The 1071 Cooper S was launched here in July 1964 in both Austin and Morris guises and were assembled from Completely Knocked Down (CKD) packs – as opposed to being manufactured – at the BMC (later Leykor, then Leyland) plant in Blackheath, Cape Town. As a concession to Phase 1 of the industry’s local content programme that was introduced in 1961, these cars boasted unique, locally-made front bucket seats amongst a few other locally sourced items. The 1071 lasted just a year before the 1275 Cooper S appeared in July 1965.

Sadly, no records from the Blackheath plant have survived but, thankfully, one dedicated individual has, over the years, compiled his own records and written an excellent book entitled A South African Mini Story. Ryno Verster, SA’s ‘Mr Mini’ is the man we have to thank for compiling a detailed local history of these cars. With his considerable help, we have established that FMM’s car featured here – body number C-A2S7 892853, engine number 9F-SA-Y 42820 – confirms it is as being built in 1967 as a 1275 Cooper S with the ‘smiley’ grille and Morris bonnet, boot and steering wheel badging. In all other respects it was the same as an Austin version, and all were fitted with the famed SA bucket seats, wind-up front windows (referred to as ‘Australian windows’ introduced in January 1967) and twin fuel tanks, which were standard fare on all 1275s. Other indentifying items included the ‘wet’ Hydrolastic suspension and an oil cooler fitted horizontally behind the grille and in front of the distributor.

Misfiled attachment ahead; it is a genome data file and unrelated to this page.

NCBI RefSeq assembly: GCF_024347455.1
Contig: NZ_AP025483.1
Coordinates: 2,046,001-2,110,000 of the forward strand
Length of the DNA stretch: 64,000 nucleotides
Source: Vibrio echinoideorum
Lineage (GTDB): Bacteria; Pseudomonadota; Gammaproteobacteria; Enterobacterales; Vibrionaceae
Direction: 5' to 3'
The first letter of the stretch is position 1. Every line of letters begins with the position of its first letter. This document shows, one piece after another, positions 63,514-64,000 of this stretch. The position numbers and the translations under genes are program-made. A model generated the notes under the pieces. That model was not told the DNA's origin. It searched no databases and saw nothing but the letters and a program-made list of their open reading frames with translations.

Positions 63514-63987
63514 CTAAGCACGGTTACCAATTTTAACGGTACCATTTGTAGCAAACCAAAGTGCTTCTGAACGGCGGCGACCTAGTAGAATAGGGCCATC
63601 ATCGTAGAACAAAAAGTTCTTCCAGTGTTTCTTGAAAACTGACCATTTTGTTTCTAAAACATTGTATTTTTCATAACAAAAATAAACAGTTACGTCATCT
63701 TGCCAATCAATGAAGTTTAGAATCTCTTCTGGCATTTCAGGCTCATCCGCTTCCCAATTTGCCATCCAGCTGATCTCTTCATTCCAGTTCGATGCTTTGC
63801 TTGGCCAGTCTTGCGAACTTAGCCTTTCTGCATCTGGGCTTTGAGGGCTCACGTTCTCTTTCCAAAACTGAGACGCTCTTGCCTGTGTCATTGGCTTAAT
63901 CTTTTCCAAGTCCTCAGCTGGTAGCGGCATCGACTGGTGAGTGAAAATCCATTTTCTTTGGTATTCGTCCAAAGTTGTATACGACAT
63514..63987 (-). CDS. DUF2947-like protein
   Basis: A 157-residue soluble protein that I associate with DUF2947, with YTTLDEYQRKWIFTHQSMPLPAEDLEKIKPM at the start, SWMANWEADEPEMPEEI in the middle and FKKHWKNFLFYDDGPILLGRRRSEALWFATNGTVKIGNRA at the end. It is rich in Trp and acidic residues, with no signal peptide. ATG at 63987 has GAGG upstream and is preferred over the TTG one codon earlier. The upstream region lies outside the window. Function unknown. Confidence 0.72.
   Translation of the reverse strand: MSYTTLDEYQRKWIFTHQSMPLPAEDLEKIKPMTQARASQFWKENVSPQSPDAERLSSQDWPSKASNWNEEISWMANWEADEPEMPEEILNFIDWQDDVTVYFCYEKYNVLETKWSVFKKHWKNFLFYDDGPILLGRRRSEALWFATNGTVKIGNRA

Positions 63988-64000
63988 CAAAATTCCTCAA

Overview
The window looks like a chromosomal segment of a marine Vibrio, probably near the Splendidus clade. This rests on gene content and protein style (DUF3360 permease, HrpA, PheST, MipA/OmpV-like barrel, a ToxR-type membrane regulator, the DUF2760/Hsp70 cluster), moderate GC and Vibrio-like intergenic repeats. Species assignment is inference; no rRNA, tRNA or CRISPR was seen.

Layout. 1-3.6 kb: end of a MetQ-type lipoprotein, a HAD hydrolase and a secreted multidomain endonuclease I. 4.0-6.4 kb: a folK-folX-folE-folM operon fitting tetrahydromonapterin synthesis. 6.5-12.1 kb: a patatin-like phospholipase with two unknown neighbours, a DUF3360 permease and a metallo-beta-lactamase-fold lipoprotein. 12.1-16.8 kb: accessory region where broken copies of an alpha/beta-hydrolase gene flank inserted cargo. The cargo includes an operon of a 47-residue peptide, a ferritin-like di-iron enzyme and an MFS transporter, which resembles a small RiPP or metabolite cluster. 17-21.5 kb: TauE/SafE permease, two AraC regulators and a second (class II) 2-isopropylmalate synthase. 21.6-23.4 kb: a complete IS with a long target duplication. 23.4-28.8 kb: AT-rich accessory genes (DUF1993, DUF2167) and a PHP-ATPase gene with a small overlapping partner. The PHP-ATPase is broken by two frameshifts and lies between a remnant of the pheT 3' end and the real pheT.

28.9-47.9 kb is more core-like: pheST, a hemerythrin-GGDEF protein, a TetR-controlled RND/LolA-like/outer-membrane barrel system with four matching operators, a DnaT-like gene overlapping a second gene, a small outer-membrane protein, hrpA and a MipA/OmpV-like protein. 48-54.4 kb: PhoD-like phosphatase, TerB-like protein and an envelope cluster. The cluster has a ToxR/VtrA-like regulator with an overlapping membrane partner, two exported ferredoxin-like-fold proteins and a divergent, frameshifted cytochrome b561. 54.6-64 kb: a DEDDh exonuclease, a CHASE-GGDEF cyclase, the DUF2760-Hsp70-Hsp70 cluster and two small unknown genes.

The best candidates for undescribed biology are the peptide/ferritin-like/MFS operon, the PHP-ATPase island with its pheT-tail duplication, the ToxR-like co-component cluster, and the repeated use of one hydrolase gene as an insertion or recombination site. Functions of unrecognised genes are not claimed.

According to the UK Heritage records of CKD packs exported to South Africa, twelve 1275 CKD units were dispatched to Blackheath on 15 September 1966 with body numbers ranging from 892844 to 892855 – five Austins and seven Morris’. This car was actually listed as an Austin, so why it emerged as a Morris is a mystery. From Verster’s register of 42 Mk.1 1275 units, only five were numbered with the international body prefix code for Morris Cooper S 1275s, namely K-A2S4. All the rest carried the Austin C-A2S7 code. Of the total 264 Mk.1 units sent to South Africa, the UK Heritage records reflect 193 were Austins, and 71 Morris’. All a bit puzzling to say the least…

However, even though this car’s credentials are somewhat confusing, the bottom line is that it is a genuine 1275 Cooper S, and has a claim to fame. Sports Car Club of SA badging on the fenders is testimony to the fact that at some point this car achieved 104,251 mph (167,775 km/h) at a top speed day held at the old Kyalami circuit. Today, the car still has plenty of go and brings a smile to the faces of everyone who drives it. Although the gearshift is a bit clunky (early Mini remote shifts were renowned for being problematic), frequent cog swopping to keep the motor buzzing is not really necessary. The Mini’s legendary roadholding is so good that tackling bends requires only occasional lifting off the accelerator – the Mini’s inherent balance is superb. What came as a surprise is how relatively soft the ride is on the fluid-based Hydrolastic rubber-cone suspension that was invented by British rubber engineer Alex Moulton. Remember the Moulton bicycle of the ’60s?

This car benefits from the period modification of a lowered steering column angle, which complements the small but supportive seats to create a low-down driving position. For anyone long-legged like me, the stance is a bit ‘sit up and beg’, but it does not really matter. The S goes where you point it to the accompaniment of a surprisingly raucous exhaust note, and 54 years on is still a hoot to drive. The Mini was voted second (behind the Ford Model T) in last millennium’s Car of the Century voting, and Cooper and Cooper S derivatives were driven to competition successes around the world. Collectively they created a legacy that arguably is unequalled – a car for the people and a David amongst Goliaths in motor sport.